Sony just warned of a fourth straight year of loses, with its TV unit alone set to lose $2.2 billion on tumbling demand and a surging yen.
Dutch-based Philips Electronics has recently agreed to transfer its loss-making TV business to a joint venture with Hong Kong-listed TPV Technology.
``Industry consolidation is happening but we will survive. LG Electronics’ supply chain management structure is improving, helping us cut logistics costs and we will roll out customized products according to markets. 3D will still be our key focus next year,’’ said TV chief Kwon by phone.
In Europe, LG’s 3D TV share was 16 percent during the July-September period from 9 percent in the first quarter, the data showed.
Kwon will have a dinner meeting with the South Korean media on Jan. 10 at a Korean restaurant in Las Vegas and unveil next year’s updated strategies for its television business, according to company officials.
The International Consumer Electronics Show (ICES) ― the world’s biggest technology exhibition Las Vegas will kick off in Las Vegas in the second week of January.
3D televisions are expected to account for 35 percent of total flat-screen televisions by the end of 2015.
OLED, smart TVs
``But LG Electronics will also spend heavily for next-TVs such as OLED and Internet-enabled televisions for sustainability,’’ said Kwon in a brief telephone interview.
LG along with market leader Samsung is tipped to launch large-scale TVs based on OLED technology, which is a simple organic light-emitting diode, at ICES.
Once believed to be the future of displays, OLED promises much, drawing less power than existing LCD or plasma screens.
OLED displays provide high brightness with impressive black levels, which combine to provide a contract level unmatched by any display technology save traditional, bulky CRT tubes.
LG Electronics is planning to exhibit a 55-inch OLED TV at its booth inside the Las Vegas Convention Center, the main venue for the exhibition, according to the firm.
``We still need more time, however. LG Electronics is planning to release TVs with these displays commercially in time for the London Summer Olympics, next year. Price will be the key drawback,’’ said another senior-level executive from LG’s TV development lab, requesting anonymity.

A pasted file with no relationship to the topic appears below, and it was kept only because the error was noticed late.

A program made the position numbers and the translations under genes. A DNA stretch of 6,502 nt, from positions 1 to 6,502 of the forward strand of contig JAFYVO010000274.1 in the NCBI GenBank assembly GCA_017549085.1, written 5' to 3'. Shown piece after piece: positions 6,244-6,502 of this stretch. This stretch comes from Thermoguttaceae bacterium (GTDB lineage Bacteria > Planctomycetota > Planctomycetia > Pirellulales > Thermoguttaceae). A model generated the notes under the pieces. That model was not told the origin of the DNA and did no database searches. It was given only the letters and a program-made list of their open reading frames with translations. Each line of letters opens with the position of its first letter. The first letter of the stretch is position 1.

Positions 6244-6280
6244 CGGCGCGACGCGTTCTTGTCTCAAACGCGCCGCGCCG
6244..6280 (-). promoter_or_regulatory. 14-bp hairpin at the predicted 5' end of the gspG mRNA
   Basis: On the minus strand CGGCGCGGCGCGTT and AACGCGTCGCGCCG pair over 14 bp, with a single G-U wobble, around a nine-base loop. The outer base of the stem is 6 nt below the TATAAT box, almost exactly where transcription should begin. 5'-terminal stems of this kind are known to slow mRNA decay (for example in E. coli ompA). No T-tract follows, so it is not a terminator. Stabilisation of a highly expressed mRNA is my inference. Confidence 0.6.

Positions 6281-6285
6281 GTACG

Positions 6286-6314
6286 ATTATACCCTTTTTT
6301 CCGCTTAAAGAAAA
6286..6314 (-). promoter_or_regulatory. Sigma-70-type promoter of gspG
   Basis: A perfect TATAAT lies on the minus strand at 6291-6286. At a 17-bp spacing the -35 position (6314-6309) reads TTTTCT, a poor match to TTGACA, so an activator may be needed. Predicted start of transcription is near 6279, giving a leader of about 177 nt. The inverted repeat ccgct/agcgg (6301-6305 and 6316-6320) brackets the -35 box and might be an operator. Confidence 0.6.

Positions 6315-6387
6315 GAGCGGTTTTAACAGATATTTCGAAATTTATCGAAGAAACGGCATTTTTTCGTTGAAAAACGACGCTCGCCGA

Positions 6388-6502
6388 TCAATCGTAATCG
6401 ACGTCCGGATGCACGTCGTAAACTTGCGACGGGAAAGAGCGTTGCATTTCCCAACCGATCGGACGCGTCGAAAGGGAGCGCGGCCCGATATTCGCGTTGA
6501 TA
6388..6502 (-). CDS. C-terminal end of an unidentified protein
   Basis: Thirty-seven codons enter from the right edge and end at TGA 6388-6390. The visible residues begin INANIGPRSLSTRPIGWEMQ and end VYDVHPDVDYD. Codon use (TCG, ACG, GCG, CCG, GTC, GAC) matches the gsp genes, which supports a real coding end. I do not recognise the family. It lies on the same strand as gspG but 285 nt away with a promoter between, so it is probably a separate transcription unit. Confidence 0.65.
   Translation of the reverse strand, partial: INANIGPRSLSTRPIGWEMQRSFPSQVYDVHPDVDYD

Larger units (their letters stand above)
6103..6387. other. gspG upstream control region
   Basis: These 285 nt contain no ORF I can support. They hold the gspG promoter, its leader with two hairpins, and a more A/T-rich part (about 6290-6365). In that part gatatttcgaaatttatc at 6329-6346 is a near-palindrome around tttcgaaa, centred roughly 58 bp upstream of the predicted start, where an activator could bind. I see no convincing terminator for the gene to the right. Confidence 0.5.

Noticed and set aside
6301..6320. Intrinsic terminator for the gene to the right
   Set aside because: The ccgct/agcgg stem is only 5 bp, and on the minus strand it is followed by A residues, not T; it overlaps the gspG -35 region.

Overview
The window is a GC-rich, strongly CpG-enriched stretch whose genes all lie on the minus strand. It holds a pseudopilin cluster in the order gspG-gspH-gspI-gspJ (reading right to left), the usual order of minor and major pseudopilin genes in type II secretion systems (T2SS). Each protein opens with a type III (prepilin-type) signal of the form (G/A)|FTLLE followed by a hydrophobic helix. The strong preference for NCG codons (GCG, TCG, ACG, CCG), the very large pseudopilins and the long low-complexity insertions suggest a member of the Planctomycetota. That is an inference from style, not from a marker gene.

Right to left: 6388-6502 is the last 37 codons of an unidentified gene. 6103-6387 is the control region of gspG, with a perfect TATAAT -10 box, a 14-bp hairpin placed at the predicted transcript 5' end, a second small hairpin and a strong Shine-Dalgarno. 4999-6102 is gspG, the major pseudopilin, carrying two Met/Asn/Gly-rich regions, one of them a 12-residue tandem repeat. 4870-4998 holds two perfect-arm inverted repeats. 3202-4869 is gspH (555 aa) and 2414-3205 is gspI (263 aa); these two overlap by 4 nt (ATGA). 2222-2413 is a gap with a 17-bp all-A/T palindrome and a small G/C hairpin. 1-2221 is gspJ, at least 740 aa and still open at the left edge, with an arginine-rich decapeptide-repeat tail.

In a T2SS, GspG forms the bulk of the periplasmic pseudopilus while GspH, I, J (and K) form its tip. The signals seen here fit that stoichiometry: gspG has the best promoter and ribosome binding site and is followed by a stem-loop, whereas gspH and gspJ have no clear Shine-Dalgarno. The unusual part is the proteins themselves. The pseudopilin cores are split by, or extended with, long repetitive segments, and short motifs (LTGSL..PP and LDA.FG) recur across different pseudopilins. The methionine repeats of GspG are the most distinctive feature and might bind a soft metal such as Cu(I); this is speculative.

Amid the rising demand for Web-connected device solutions spiked by smartphones, the Seoul-based LG Electronics has decided to display its first smart TV that uses Intel’s Wireless Display (WiDi) technology.
The collaboration with the world’s biggest semiconductor maker will help LG Electronics better challenge Samsung Electronics in emerging Internet-enabled TVs.
Intel’s wireless streaming solution is allowing users to stream high-definition (HD) content to any HD TV through TVs, projectors and monitors.
Because WiDi also makes it possible to realize screens from laptops to televisions regardless of Internet connectivity, a simple approach to a laptop will enable users to see video footage on a large-sized screen.
``LG Electronics is aiming to give high-end and distinguished value to our customers by putting various content on our smart televisions,’’ said Nho Seok-ho, an executive vice president of LG Electronics’ television division.
At ICES, LG will hold talks with American Internet giant Google in accordance with its strategy to diversify hardware solutions, however, it seems unlikely it will announce any details for the dialogue.
Meanwhile, as another symbolic gesture for its new initiatives, the company is going to open its so-called ``bezelless 3D TV’’ at ICES, according.
The ultra-slim 3D TV will be less than 5 millimeters thick with a ``borderless’’ design, said market analysts.